Wine Glasses – Choosing your Stemware Correctly


You can enhance each sip of wine by using the right glassware. This goes far beyond using different stemware for reds, whites, and of course champagne. The reason for this is that even thought the shapes are sometimes subtly different, how the wine is deposited in your mouth, can alter the taste dramatically. True wine aficionados will have the proper stemware for each different type of wine they serve.

My husband and I had of course heard of this, but until we actually experienced it for ourselves, we did not believe that there would be that much difference. We were both sitting, relaxing, and enjoying a favourite red, from what we thought were identical red wine glasses. I mistakenly picked up his and took a sip. All of a sudden, it was as if a switch had been turned on and I could taste, not only the main flavour of the wine, but the flavour of apricots was in my mouth as well! Back and forth we traded glasses, comparing and marvelling how such a subtle difference in shape of bowl could cause a either a dulling, or awakening of the wine we were drinking.

Of course, we immediately went out to a local winery in search of the appropriate stemware. Here we were faced with too many options. We were asked what we preferred to drink (wine, of course) and to be specific (red wine), still more specific. After helping us narrow it down, they advised us on a more “multipurpose” glass that would work for the heavier reds we tend to prefer.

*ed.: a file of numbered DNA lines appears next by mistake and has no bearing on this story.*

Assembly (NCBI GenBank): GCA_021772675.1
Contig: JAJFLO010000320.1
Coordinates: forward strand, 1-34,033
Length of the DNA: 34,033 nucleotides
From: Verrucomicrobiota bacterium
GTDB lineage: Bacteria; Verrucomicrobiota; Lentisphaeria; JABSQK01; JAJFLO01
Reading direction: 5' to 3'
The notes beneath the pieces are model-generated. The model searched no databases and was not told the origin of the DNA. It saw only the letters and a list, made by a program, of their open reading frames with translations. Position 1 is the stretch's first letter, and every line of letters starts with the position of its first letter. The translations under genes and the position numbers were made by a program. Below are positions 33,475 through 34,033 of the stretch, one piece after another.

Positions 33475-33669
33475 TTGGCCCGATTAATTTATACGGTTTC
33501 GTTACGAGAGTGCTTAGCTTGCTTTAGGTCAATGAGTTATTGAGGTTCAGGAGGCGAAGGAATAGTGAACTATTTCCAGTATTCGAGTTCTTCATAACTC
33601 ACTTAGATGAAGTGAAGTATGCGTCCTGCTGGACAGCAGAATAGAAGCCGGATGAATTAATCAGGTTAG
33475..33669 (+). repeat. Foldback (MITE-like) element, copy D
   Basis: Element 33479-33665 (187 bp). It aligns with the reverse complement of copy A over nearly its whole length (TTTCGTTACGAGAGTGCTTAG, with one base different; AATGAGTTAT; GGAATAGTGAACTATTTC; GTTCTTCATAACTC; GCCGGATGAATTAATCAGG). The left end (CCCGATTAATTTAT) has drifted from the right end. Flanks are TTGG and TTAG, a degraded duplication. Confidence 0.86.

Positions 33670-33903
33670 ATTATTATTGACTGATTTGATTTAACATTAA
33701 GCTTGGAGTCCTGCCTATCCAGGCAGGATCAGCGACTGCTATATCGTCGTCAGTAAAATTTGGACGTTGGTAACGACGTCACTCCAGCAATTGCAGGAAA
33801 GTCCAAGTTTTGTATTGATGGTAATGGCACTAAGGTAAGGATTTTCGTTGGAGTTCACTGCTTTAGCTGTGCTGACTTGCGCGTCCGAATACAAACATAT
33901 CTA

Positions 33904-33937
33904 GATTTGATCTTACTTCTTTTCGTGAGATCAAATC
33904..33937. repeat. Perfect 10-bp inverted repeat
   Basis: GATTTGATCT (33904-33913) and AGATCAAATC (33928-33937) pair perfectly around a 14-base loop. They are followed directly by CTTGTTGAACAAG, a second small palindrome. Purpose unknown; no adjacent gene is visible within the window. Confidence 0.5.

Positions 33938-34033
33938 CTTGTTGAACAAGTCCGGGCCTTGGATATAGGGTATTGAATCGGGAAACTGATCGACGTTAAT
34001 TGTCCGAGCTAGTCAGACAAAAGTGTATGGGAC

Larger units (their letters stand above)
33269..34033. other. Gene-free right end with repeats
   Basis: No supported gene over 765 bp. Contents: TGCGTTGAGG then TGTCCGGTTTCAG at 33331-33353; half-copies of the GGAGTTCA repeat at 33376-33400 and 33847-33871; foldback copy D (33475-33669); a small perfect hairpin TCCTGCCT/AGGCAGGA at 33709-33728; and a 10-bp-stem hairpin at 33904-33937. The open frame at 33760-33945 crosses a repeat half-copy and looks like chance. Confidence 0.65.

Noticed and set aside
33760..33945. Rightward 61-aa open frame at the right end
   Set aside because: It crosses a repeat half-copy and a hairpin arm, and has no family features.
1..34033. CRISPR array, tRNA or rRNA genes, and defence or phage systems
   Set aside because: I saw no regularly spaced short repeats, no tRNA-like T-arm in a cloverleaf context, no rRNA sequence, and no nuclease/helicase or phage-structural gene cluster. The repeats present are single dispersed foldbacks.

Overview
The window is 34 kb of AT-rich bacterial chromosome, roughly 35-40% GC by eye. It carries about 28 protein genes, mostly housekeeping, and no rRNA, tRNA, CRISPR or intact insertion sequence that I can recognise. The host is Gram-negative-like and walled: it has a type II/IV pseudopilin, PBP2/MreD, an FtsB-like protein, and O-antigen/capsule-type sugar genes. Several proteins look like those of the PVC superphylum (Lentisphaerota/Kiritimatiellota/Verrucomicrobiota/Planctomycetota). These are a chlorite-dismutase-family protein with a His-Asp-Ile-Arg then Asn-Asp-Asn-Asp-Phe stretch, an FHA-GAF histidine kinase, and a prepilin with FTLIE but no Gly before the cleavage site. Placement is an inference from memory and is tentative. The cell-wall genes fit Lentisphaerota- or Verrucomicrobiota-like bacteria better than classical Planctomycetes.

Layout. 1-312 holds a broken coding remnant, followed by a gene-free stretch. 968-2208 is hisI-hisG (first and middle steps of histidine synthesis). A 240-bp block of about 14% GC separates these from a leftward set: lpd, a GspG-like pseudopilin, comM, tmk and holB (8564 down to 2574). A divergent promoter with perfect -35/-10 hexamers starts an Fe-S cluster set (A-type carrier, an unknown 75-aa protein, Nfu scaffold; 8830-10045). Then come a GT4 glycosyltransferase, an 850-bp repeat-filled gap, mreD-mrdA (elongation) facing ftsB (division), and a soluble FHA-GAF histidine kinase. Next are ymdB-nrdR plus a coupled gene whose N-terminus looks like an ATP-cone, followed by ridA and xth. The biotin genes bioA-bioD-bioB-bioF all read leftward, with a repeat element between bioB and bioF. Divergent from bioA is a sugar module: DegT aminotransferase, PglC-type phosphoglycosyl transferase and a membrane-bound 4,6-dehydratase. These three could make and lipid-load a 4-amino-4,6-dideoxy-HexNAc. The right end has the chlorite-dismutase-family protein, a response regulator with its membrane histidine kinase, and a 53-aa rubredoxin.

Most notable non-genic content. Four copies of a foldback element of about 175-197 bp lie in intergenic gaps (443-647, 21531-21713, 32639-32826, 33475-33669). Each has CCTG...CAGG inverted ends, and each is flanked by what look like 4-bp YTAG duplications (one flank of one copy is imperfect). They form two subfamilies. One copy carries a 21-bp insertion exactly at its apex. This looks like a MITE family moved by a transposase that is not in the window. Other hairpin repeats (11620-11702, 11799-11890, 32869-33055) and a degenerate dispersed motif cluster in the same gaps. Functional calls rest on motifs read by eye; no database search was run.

I write this not to discourage, but to let you know that if you are not using better stemware of the correct type, you should investigate what’s out there and start your collection. Here are some tips on what to look for (ideally – a well informed sales person):

  1. Choose a wine glass that is made from clear, crystal, half-crystal or high quality superior glass. Stemware produced from these materials is can be made to be extremely thin, with 1 millimeter being ideal for a wine glass. It should have a long stem, keeping the hand properly placed, and therefore, not affecting the temperature of the wine in your glass.
  2. A red wine glass is designed with a larger bowl and wider mouth than others. This is to allow more air to circulate—allowing a full-bodied wine to breathe. The size of the glass should be large enough so that a serving (approximately 4-6 ounces) only fills the bottom half of the glass. This allows for easier swirling, which helps the red wine breathe. The aromas of red wine are also extremely important – a good swirl, sniff, and sip in quick succession will give you the best taste. The larger bowl allows for all of this to comfortably happen. A full-bodied red, like a Cabernet Sauvignon is best served at about 64° F—while a Pinot Noir, a light bodied red, could be served at 54° F.
  3. Two of the most common red wine glasses are “Bordeaux” and “Burgundy.” A bordeaux glass has the wide bowl, but is a bit taller than the burgundy. A tall glass will move the wine to the back of the palete, where it’s best to taste the more full-bodied reds, and the shorter burgundy glass will deposite the wine to the front of the palete, best for a lighter-bodied red.